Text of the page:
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On Fri, 19 Apr 2002, Chris wrote:
>Jan Ekholm wrote:
>>>Not necessarily easier - just no harder. And if it's no harder to
>>>write in C++ than in a scripting language, you should use C++ because:
>> Oh, please. You can't possibly say that C++ is easier to use than a
>> script language?
>That depends. I've found a lot of things easier to do in C/C++ and even
>assembler than in interpreted lanugages because interpreted languages
>tend to be rather restrictive, at least for the things I do. Ever tried to
>pick up a pin while wearing boxing gloves? That's what programming in an
>interpreted language feels like to me - too restrictive, too much work to
>do something I know I can do in another language with little effort. The
>interpreted solution may well be "simpler" - easier to understand, or less
>syntactically complex, but it is often easier for me to write the more hairy
>version because it lets me do things in a few lines that would otherwise
Ok, you may be right there. Could you give some examples of things that
are much simpler in a compiled language?
>>>In action games, you tend to want to use all of the resources you
>> True. But more and more of the actual gfx is just a call to OpenGL/DX to
>> draw some pre-setup vertex array or display list. Which can be done as
>> fast in any language. So for static data the difference isn't huge.
>You've never really gone near the innards of a fast 3D game have you? They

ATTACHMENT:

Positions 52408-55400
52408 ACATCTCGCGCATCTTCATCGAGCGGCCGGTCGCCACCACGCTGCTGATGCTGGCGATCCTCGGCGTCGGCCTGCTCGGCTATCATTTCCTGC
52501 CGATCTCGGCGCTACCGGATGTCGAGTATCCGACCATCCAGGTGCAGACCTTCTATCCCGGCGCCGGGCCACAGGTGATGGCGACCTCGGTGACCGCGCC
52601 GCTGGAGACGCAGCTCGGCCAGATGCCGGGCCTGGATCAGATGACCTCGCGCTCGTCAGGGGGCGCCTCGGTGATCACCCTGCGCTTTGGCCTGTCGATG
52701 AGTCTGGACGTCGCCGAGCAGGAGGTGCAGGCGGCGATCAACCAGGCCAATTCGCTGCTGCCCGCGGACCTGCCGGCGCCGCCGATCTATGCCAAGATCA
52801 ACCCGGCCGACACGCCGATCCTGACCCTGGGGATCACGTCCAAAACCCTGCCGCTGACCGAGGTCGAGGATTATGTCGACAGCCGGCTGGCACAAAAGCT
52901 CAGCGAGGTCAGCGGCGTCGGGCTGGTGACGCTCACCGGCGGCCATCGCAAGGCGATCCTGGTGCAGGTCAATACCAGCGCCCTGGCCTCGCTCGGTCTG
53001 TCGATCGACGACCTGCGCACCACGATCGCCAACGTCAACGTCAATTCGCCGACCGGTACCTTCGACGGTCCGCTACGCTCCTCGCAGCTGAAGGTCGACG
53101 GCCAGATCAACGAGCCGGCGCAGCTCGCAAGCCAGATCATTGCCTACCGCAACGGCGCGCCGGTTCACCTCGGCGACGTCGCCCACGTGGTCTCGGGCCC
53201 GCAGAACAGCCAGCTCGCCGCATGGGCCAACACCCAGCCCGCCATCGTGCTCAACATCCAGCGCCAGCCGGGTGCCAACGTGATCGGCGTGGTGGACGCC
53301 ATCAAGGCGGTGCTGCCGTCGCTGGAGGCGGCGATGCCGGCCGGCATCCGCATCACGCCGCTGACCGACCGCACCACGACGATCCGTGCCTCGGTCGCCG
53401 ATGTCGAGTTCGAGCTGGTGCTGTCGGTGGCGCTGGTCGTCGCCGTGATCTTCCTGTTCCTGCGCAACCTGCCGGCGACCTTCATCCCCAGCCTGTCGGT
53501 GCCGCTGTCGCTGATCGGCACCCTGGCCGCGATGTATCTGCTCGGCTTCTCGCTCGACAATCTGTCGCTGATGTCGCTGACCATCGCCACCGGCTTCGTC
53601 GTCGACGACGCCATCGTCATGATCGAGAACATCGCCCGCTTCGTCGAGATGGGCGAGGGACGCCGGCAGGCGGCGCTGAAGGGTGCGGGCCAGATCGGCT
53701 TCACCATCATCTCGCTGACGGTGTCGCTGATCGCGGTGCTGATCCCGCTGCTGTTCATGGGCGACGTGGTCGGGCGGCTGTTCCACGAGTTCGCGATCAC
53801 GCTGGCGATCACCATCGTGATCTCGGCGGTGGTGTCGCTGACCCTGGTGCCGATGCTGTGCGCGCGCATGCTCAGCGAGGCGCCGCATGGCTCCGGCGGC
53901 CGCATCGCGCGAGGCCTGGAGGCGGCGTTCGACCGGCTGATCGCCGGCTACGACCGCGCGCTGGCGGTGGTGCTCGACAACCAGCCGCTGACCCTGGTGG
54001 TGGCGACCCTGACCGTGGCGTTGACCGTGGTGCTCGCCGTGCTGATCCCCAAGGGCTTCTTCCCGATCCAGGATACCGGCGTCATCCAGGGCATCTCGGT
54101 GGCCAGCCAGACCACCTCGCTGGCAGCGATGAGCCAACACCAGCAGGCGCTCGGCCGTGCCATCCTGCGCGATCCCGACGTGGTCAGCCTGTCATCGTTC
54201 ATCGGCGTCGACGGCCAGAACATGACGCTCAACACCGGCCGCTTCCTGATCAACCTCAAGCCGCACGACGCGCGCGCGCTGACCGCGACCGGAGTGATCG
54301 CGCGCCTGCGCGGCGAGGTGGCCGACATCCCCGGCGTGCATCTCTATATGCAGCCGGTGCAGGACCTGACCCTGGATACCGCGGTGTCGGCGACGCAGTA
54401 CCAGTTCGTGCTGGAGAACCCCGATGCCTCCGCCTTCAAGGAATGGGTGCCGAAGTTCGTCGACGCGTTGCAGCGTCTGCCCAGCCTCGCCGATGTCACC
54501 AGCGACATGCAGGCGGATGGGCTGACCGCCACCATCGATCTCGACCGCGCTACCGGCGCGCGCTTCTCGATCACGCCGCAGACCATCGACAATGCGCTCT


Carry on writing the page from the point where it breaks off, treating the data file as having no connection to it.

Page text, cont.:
>tends to be very far from static inside - there are all manner of routines
>applied to the underlying map before you ever get near creating the data to
>send to the card. Grab a copy of the Quake2 engine source and have a look
>at it, some of the stuff going on in there will surprise you. Or have a look
>at some of the stuff on www.vterrain.org, especially the LOD stuff...
No, I haven't. How many of the games out there actually are "fast 3D"
games? But as was already kindly pointed out in an earlier message by
someone else I've never done a game, so I'm fairly clueless about game
>> 99% of games aren't too complex.
>Only because 99% of Linux games are tetris clones. I doubt that the vast
>majority of people on this list make tetris clones - they are here to make
>real games, not toy programs. So maybe 99% of Linux games aren't too
>complex, you'll probably find that 99% of the people responsible for the
>other 1% are on this list.
So they are on this list? So what? So they are Tetris clones? So what? The
issue is IMHO not about that Linux game developers do simple games, but
what language they should be given for their Tetris clone. Recommending
the new developers to automatically go with C++ is just a little bit
The trouble with being a god is that you've got no one to pray to.
-- Terry Pratchett, Small Gods